Sitting at the sun-soaked County Ground last Friday night, it was easy to feel fortunate.
Fortunate to be among more than 6,500 people revelling in another NatWest T20 Blast win for Northants.
Fortunate to be part of an atmosphere that displayed just how much this team means to those that turn out to watch them.
Fortunate to watch sport in a place that has three major teams, all of whom get the pulse racing in one way or another.
Northampton is a unique town.
One which possesses a professional cricket club, a top-flight rugby team and a Football League side.
In their own ways, Northants, Saints and Cobblers bring entertainment and pride to the town.
Last Friday, Cobblers boss Chris Wilder and Saints chairman Tony Hewitt were at the County Ground to watch the Steelbacks secure a seventh T20 win in nine games.
Each club gets behind their neighbours, desperate for the town’s passion for sport to be rewarded in the form of trophies.
As with any neighbours, familiarity can breed contempt and occasionally fans of our major sports clubs can get at each other from time to time.
But the fair-minded among them, those staunch Northamptonians, will want every team from the town to do well.
When the Steelbacks won the T20 against all odds in 2013, the town rejoiced.
When Cobblers reached the play-off final in the same year, thousands of Northamptonians went to Wembley to try to push their team to promotion.
And when Saints won the Premiership in 2014, the town turned out in force to celebrate their triumph on a memorable afternoon in the Market Square.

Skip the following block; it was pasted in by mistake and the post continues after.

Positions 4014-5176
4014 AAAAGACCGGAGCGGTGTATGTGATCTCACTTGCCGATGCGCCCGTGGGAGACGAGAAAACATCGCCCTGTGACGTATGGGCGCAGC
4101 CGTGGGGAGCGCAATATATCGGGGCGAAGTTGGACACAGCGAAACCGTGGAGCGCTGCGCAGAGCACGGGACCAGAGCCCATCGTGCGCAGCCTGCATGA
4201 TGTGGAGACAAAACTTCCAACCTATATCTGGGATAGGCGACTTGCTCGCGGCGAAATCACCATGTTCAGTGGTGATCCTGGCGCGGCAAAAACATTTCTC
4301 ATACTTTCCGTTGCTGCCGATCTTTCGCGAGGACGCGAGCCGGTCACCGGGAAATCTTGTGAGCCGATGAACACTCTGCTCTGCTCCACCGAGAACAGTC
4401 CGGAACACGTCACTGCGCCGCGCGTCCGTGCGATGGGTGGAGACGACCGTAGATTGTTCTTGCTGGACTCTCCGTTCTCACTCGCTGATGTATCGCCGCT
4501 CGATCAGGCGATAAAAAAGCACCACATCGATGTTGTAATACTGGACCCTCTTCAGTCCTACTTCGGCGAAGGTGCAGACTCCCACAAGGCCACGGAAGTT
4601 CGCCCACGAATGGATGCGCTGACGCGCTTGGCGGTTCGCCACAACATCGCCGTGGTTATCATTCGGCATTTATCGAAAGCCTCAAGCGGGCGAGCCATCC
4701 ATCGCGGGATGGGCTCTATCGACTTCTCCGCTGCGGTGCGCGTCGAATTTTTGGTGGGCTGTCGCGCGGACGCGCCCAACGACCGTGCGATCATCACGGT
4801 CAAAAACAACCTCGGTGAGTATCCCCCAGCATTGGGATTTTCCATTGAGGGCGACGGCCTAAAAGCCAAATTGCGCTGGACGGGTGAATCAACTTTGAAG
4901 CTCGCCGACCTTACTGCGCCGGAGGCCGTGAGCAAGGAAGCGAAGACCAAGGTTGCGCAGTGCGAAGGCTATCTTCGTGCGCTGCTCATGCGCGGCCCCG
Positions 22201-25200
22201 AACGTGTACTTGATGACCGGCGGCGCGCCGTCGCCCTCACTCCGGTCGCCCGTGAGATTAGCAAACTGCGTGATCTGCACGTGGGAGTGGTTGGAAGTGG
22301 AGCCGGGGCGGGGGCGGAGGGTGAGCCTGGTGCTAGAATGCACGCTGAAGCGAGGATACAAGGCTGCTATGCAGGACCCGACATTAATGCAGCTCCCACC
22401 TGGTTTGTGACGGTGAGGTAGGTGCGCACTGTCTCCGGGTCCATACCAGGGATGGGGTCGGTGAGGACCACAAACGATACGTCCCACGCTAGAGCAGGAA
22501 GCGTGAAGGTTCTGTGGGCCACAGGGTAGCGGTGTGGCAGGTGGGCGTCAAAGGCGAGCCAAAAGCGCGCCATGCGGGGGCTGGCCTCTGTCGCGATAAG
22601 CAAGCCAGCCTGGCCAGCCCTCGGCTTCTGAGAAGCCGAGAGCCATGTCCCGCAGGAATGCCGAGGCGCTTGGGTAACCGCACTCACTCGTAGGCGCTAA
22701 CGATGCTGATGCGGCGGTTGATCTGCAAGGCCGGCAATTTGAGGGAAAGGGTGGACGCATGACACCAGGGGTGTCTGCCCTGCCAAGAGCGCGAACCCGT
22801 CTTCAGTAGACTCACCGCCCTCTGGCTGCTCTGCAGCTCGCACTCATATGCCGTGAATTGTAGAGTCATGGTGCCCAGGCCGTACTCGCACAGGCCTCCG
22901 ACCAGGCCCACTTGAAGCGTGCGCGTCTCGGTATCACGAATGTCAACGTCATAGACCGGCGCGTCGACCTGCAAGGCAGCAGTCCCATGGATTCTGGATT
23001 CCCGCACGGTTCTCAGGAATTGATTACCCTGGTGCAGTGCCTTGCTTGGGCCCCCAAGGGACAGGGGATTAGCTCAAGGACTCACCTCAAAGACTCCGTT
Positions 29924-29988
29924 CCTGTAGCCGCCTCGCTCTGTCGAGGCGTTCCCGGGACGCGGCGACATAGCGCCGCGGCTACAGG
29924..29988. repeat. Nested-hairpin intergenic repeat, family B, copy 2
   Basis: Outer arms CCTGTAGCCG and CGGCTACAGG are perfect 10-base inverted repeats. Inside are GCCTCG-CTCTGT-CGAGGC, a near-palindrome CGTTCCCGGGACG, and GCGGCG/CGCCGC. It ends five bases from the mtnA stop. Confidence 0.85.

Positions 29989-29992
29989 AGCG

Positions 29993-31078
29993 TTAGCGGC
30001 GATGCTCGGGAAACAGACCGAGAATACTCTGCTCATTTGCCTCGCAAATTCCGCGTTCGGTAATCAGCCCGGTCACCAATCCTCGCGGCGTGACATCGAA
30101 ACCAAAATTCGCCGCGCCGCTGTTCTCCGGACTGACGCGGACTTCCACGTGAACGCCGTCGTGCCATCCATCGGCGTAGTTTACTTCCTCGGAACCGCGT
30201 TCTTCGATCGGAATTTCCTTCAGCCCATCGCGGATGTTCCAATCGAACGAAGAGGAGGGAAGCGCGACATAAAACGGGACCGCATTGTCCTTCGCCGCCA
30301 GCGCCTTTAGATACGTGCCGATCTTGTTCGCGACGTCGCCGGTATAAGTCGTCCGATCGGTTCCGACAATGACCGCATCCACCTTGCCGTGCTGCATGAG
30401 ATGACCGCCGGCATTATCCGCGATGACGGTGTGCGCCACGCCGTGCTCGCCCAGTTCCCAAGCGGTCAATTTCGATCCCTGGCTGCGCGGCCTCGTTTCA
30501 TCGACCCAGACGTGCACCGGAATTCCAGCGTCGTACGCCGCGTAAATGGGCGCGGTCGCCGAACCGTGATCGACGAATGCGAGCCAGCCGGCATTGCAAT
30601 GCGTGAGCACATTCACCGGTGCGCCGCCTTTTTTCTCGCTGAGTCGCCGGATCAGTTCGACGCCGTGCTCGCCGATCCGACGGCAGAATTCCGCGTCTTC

Yes, we should feel lucky to be part of this town.
This fantastically sport hungry town.
There is never a dull moment, either.
To feel the highest of highs you have to sample the lowest of lows.
And each of our teams have had their times of despair, especially during the past decade.
Having tasted success two years ago, Northants followed up their T20 success with a season in the doldrums in 2014.
But now they are back, putting things right and pushing for a place in the quarter-finals of the 20-over tournament, while thrilling the assembled throng in the process.
Saints were relegated in 2007 only to come back strong under the stewardship of Jim Mallinder, who finally earned them Premiership glory seven years into his reign.
And Cobblers have had more ups and downs than the most nerve-shredding rollercoaster, with Wilder’s men now seemingly on the up after surviving relegation in 2014.
Whatever the weather, there is always something to talk about.
Takeovers, transfers, stadium transformation - Northampton is a town full of teams with enthralling tales to tell.
And what those clubs mean to those involved is not lost on the men that manage them.
Steelbacks head coach David Ripley, Cobblers boss Wilder and Saints director of rugby Mallinder all hail from Yorkshire, a county renowned for its love of sport.
But each man feels the palpable passion of Northampton and its sports fans.
Ripley said: “It’s not a big town so the sports teams are all quite closely linked and we look out for each other.
“I don’t think I’ve seen our ground as full as it was on Friday and it’s good for the players, the club and the town.”
Wilder added: “Northampton is a unique town with professional cricket, football and rugby and all teams are very well supported.
“As a club we support the teams representing Northampton in all sports and we’re desperate for all to do well.
“We had a great night at the cricket on Friday and I know some of our lads have been to watch the Saints as well.”
And Mallinder said: “Northampton is passionate about all its sports teams.
“We saw at Twickenham and in the town last year just what it meant to bring home the big prizes.”
There are plenty of chances for our trio of teams to do that again in the coming months and seasons as all look in good shape right now.
And how satisfying it is to be able to write that.